Pump Limits ```Name: Russell Status: Other Grade: Other Location: MA Country: United States Date: May 2008 ``` Question: I seem to recall early pumps in mines could only pump the water up so many feet, no matter how strong the pump. They used atmospheric engines. Is there a limit to how high a pump operated by a modern gas or electric motor can pump water? Replies: There exist today extremely large pumps that can move huge amounts of various materials. If you are pumping (pushing) 'up', the limits are more practical than theoretical (you could build a pump arbitrarily large, but it might be cost-prohibitive or too hard to manufacture, move, or install, etc., but not theoretically impossible). However, there is one issue that can arise if you are 'pulling' fluid from below, or with certain designs of pumps (such as a kind known as 'centrifugal' pumps). The force that a pump uses to move fluids is known as 'pressure drop' -- the difference between the pressure after and before the pump. 'Local pressure' is the pressure at a specific point (it can be a point inside or outside the pump). If the local pressure drops low enough, the fluid there can boil -- this is known as cavitation. The scientific definition of boiling is when the ambient pressure equals the vapor pressure of a fluid -- you can boil water at room temperature if you drop the pressure low enough. If a pump is 'pulling' fluid up from below it, the pull of gravity downward opposes the pull upward of the pump, creating very low pressure. The water in between can cavitate (think of it as being 'pulled apart' by the pump and gravity so that it boils). For this reason, pumps are usually placed at the bottom of a pipe to push, rather than at the top to pull. More commonly, the impeller blades in the pump can have very small areas of low pressure that cause cavitation. Tiny bubbles of water vapor form and then collapse in the pump, reducing efficiency and causing damage the pump due to vibration. This happens when the pump is operated too fast, or if certain operating problems occur. Hope this helps, Burr Zimmerman Hi Russell, The type of pump you are probably referring to is one that is located above the level of the water being pumped, and which "sucks" the water up from below to the pump above. An example would be a well pump that is located on ground level, and is sucking the water up from below. No pump (no matter how strong it is, or how big its motor is) can lift water up by suction more than 33.9 feet. The reason for this is that a column of water 33.9 feet high, exerts a pressure of 14.7 pounds per square inch, or exactly 1 atmosphere of pressure. When a pump tries to suck water up a pipe from below, what is really happening is that the pump creates a vacuum at the top of the pipe, and atmospheric pressure forces the water up the pipe toward the pump inlet. Since a column of water 33.9 feet high causes a pressure of exactly 1 atmosphere at the column's bottom, atmospheric pressure cannot push it up any higher, even if the pump could draw a perfect vacuum above. The only solution to this is to put the pump at the bottom (under the water you are trying to pump). In this case, the stronger the pump and its motor are, the higher the water can be pumped. An example of this is a water pump used to pump well water. Nowadays, so called "submersible" pumps are used for this. The pump is located under the water level in a well, and now there is no limit how high the pump can pump, providing the motor is strong enough. Regards, Bob Wilson If the pump is located at the bottom of the mine then it can push the water up to large heights. The height is limited only by the pressure capacity of the pump. If the pump is at the top of the mine, then the pump can reduce the pressure in the pipe so that atmospheric pressure pushes the water up from below. In this case, the water can be pumped only about 10 meters up because the pressure of the atmosphere is about 0.1 MPa, or 15 pounds per square inch. That is what is also occurring when sucking on a drinking straw. It is possible to pump and move water using capillary forces, but this phenomenon only works in limited circumstances. Robert Erck Click here to return to the Engineering Archives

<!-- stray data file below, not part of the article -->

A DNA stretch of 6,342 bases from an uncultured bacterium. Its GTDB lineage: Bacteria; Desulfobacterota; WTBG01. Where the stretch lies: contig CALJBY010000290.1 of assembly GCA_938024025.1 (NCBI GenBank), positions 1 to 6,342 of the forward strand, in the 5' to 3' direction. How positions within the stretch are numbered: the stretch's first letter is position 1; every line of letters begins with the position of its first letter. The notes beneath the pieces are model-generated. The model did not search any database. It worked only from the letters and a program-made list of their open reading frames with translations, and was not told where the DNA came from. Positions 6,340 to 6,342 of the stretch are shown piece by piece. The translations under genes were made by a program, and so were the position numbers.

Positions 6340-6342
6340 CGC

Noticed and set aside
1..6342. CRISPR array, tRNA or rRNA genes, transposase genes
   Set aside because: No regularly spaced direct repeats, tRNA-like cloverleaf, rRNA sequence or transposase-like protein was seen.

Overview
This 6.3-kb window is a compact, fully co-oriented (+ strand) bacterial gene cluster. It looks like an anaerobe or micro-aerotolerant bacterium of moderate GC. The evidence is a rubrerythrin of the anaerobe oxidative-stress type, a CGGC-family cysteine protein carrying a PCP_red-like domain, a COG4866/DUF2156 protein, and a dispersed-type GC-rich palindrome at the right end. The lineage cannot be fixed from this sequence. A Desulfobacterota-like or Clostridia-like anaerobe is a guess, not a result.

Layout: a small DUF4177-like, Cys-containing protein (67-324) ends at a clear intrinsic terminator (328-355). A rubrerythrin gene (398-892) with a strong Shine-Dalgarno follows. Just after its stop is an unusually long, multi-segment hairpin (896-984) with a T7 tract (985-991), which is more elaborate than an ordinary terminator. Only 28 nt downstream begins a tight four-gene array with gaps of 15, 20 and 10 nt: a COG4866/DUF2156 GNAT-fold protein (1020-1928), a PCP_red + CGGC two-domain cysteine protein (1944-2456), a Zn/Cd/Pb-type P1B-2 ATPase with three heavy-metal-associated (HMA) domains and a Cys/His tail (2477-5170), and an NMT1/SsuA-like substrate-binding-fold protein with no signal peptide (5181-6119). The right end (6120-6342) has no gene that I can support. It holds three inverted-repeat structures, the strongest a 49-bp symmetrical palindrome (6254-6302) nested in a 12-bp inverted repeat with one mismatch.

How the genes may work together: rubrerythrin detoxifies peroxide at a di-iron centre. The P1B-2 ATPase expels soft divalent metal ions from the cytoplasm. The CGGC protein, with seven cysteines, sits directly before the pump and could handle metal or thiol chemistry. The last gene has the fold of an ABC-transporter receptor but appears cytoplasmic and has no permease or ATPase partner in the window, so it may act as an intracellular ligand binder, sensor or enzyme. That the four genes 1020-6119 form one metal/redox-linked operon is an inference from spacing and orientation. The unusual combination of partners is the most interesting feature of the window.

NEWTON is an electronic community for Science, Math, and Computer Science K-12 Educators, sponsored and operated by Argonne National Laboratory's Educational Programs, Andrew Skipor, Ph.D., Head of Educational Programs.

For assistance with NEWTON contact a System Operator (help@newton.dep.anl.gov), or at Argonne's Educational Programs